* * * * *

‘Third of student loan borrowers never earned degree’ (CBS News)

(MoneyWatch) One out of every five adults 20 years of age or older owe money on student loans, and more than half of them are worried about this debt, according to a new study by the Urban Institute.

The exact figures for American adults: 19.6 percent have student loans and 57 percent are concerned about repayment.

A third of the debtors are not college graduates, and 9 percent of them possess only a high school degree. The high school graduates may have incurred debt by pursuing nondegree training or helping to pay for a child’s education. Some 25 percent attended college but did not graduate.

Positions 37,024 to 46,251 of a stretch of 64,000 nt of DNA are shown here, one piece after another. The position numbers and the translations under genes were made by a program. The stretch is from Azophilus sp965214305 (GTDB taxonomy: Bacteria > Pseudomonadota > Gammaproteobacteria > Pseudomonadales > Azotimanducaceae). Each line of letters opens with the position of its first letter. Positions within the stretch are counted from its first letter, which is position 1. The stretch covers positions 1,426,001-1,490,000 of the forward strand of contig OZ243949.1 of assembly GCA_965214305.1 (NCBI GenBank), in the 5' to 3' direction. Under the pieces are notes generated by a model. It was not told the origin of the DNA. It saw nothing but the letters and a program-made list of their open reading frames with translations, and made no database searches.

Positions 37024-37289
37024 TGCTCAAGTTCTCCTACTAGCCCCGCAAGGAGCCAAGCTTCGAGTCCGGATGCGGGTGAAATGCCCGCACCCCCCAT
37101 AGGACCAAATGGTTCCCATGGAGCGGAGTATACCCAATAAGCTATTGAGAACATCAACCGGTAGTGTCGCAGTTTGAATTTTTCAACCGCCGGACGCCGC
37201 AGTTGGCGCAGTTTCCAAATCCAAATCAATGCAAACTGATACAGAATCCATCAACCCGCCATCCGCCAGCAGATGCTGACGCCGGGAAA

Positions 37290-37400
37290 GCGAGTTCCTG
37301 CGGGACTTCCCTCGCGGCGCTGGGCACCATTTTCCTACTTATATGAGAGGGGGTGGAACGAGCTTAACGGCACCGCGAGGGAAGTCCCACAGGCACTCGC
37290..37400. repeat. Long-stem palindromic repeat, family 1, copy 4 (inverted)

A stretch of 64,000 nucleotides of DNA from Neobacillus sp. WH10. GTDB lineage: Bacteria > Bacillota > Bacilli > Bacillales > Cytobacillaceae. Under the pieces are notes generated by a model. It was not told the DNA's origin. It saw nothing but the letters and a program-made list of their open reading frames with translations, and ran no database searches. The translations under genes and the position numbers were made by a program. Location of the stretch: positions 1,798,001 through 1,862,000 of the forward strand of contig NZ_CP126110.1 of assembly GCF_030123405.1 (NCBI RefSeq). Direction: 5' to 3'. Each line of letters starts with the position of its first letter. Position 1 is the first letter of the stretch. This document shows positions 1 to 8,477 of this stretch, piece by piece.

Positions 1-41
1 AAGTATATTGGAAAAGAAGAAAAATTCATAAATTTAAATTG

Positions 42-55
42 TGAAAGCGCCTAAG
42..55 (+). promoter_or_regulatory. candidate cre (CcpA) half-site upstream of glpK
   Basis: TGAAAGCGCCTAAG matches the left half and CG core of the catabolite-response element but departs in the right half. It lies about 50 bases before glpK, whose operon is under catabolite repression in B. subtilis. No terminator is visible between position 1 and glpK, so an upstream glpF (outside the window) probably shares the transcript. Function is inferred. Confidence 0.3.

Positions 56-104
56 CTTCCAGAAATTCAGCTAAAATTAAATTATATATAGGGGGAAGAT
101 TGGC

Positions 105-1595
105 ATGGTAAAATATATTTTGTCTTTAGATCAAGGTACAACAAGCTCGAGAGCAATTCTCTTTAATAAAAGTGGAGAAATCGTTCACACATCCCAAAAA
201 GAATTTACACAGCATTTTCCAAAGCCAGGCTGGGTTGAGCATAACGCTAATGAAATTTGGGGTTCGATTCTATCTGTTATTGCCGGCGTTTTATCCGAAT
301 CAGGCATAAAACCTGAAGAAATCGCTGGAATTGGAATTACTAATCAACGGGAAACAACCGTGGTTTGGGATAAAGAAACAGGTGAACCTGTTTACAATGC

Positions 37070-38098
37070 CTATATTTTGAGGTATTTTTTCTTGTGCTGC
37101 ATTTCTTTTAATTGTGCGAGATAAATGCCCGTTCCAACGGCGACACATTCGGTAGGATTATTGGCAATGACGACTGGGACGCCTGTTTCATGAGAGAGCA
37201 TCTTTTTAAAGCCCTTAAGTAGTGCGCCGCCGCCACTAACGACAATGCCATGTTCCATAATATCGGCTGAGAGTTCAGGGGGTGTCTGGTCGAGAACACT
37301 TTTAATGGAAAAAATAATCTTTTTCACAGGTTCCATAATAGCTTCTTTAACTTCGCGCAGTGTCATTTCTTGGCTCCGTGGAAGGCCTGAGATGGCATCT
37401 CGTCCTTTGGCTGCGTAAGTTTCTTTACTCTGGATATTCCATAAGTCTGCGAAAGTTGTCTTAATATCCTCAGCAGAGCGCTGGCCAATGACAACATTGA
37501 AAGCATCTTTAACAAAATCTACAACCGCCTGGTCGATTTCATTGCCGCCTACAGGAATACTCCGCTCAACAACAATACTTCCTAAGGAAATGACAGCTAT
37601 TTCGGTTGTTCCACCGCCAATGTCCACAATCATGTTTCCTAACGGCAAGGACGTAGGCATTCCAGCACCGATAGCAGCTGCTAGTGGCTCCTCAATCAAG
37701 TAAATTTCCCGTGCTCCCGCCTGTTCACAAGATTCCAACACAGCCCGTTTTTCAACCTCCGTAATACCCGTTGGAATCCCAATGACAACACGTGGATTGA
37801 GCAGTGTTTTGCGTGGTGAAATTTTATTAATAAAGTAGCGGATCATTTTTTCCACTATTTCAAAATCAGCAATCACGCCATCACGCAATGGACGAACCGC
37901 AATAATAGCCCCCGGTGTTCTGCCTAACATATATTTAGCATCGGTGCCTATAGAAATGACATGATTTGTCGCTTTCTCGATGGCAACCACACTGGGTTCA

Women worry more.

Women are no more likely to incur college debt than men, but they are 8 percent more prone to worry about it….

* * * * *

‘College graduation rates in the United States are continuing to slip behind’ those of other countries.

College graduation rates in the United States are continuing to slip behind, according to a report published on Tuesday by the Organization for Economic Cooperation and Development, failing to keep pace with other advanced nations.

Dropped from fourth to 11th place

In 2000, 38 percent of Americans age 25 to 34 had a degree from a community college or a four-year institution, putting the nation in fourth place among its peers in the O.E.C.D. By 2011, the graduation rate had inched up to 43 percent, but the nation’s ranking had slipped to 11th place.

April 17, 2013

Quick Links – Women avoid science careers; electronic portfolios; Wisconsin’s ‘post-union era’

by Grace

‘Women With Both High Math and Verbal Ability Appear Less Likely to Choose Science Careers Because Their Dual Skills Confer More Career Options’ (University of Pittsburgh)